Those branches of knowledge which have come into being simply through the refinement of mathematical or statistical methods and through being more closely synthesized with experimentation should not be classified amongst these new branches of knowledge born of re-combinations.  Econometry, for instance, may in one sense enrich mathematics, but solely because of the problems it produces- for mathematics to solve.  The games theory was known to Emile Borel (1921—1927) quite apart from its applications to economics, and the mathematician Von Neumann’s general theorem (minimum maximorum) dates from 1928, whereas his collaboration with the economist Morgenstern dates from 1937.  Nevertheless, as we have seen, the study of economic behaviour has established valuable links with psychology and other sciences, and there is no need to mention the numerous other applications of the games theory.

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On the other hand, a genuine ‘hybridization’, with fruitful re-combinations, is that of psycholinguistics, for it enriches both psychology - obviously - and linguistics itself, inasmuch as only this new branch of science leads to systematic studies of the individual’s use of language, which, on the contrary, is institutionalized.  Doubtless much, too, may be expected from ‘sociolinguistics’, in which Greenberg and others have undertaken studies combining linguistics and sociology.

Social psychology is as useful to sociology as to psychology, on which it confers a new dimension; and while social psychologists sometimes display that kind of imperialism that is the mark of a science in its youth, it is also a sign of independence and an augury of syntheses to come.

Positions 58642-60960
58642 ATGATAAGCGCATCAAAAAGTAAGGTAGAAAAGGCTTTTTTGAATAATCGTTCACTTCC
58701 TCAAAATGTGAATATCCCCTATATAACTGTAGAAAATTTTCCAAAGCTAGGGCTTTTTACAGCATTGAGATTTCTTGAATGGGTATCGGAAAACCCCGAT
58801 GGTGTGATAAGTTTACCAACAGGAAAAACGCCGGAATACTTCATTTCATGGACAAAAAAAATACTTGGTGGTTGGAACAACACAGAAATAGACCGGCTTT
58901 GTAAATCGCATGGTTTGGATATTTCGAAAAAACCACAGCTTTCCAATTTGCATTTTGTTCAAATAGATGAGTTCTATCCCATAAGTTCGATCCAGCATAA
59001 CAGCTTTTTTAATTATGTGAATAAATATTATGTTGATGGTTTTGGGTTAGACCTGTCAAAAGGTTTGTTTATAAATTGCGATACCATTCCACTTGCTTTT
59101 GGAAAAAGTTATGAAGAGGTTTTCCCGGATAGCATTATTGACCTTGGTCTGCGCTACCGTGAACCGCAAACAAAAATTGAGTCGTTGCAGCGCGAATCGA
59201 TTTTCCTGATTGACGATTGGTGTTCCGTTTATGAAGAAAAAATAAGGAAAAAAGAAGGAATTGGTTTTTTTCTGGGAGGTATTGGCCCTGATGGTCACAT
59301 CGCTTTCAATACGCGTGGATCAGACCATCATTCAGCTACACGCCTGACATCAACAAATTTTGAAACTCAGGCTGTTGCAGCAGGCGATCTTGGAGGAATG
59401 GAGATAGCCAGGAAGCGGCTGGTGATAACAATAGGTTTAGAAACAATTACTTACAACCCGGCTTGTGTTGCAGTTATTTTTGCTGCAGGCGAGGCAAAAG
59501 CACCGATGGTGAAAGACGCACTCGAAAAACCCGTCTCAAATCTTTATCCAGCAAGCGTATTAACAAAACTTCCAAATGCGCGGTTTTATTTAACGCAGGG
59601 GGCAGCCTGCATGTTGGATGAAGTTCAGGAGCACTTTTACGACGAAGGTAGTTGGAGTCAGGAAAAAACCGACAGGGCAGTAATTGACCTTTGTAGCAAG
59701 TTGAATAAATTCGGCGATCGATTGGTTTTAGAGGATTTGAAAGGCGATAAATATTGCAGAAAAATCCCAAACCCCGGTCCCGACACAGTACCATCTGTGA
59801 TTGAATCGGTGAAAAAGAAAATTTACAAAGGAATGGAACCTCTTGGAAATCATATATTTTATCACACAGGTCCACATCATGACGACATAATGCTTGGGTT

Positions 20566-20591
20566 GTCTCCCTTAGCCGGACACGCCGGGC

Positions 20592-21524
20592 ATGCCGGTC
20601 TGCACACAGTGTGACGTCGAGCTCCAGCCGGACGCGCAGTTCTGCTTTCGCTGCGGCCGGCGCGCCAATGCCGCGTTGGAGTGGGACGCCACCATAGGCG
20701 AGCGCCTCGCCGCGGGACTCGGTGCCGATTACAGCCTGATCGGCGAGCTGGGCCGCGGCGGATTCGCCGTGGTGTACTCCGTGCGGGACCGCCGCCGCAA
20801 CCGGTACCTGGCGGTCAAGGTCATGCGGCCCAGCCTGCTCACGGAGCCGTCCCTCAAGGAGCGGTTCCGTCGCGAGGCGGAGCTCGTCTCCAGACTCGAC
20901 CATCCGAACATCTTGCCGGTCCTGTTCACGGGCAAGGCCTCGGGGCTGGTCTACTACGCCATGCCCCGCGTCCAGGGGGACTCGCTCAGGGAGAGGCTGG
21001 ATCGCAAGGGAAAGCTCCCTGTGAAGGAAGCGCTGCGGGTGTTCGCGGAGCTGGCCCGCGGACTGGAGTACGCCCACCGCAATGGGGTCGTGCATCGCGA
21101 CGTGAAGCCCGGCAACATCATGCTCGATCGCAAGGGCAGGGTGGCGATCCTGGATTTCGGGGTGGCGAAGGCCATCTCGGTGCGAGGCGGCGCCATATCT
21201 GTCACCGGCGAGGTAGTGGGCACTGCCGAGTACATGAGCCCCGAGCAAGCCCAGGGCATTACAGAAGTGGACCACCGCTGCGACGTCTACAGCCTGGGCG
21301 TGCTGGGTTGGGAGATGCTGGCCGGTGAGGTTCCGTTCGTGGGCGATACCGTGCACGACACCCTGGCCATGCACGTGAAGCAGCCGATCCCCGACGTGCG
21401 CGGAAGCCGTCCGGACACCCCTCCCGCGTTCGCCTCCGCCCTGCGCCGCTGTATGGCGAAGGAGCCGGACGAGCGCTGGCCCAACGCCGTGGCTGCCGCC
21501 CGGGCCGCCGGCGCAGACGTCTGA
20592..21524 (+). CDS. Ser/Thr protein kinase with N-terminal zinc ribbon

Ethology, or zoopsychology, is today undertaken by professional zoologists as much as - indeed, more than - by psychologists, and it unquestionably enriches biology (especially with regard to the theory of selection, by showing that the animal chooses and fashions his environment as much as it is conditioned by the latter), while at the same time it makes a unique contribution to psychology, in particular in the analysis of the cognitive functions (instinct, learning and intelligence).

The author must be forgiven for laying equal stress on the experiment undertaken in genetic epistemology in the last ten years or so, or the study of the formation and building up of knowledge.  In the study of the development of logical, mathematical, kinematical and other structures, the international centre set up for this purpose in Geneva has always encouraged psychologists to collaborate with logicians, mathematicians, cyberneticians, physicists and so on.  Now, genetic epistemology is on the one hand a new branch of science, which results from the hybridization of epistemology (especially in its ‘historico-critical’ methods) and genetic psychology.  And it serves both at once, for, as the logician S. Papert has said, in order to understand man we must know something of epistemology, and in order to understand epistemology we must have a knowledge of man.

In a sense, therefore, the situation of these new and essentially interdisciplinary branches of science confirms what was said (in section I) about situations in which the link between a ‘higher’ (in the sense of ‘more complex’) and a ‘lower’ field results neither in a reduction of the first to the second nor in greater heterogeneity of the first, but in mutual assimilation such that the second explains the first, but does so by enriching itself with properties not previously perceived, which afford the necessary link.  In the case of the human sciences, in which there can be no question of growing complexity or of declining generality, because all aspects are to be found everywhere, and because delimitation of the different fields is a process of abstraction rather than a question of hierarchy, mutual assimilation is still more necessary and there is no danger of vitiating the specificity of phenomena.  The difficulties, however, are considerable.  But, apart from the difference between various forms of university training, which is undoubtedly the main obstacle to be overcome, the common logico-mathematical techniques that are gradually coming into general use are at once the best indication of the convergence that is called for and the best means of effecting a junction.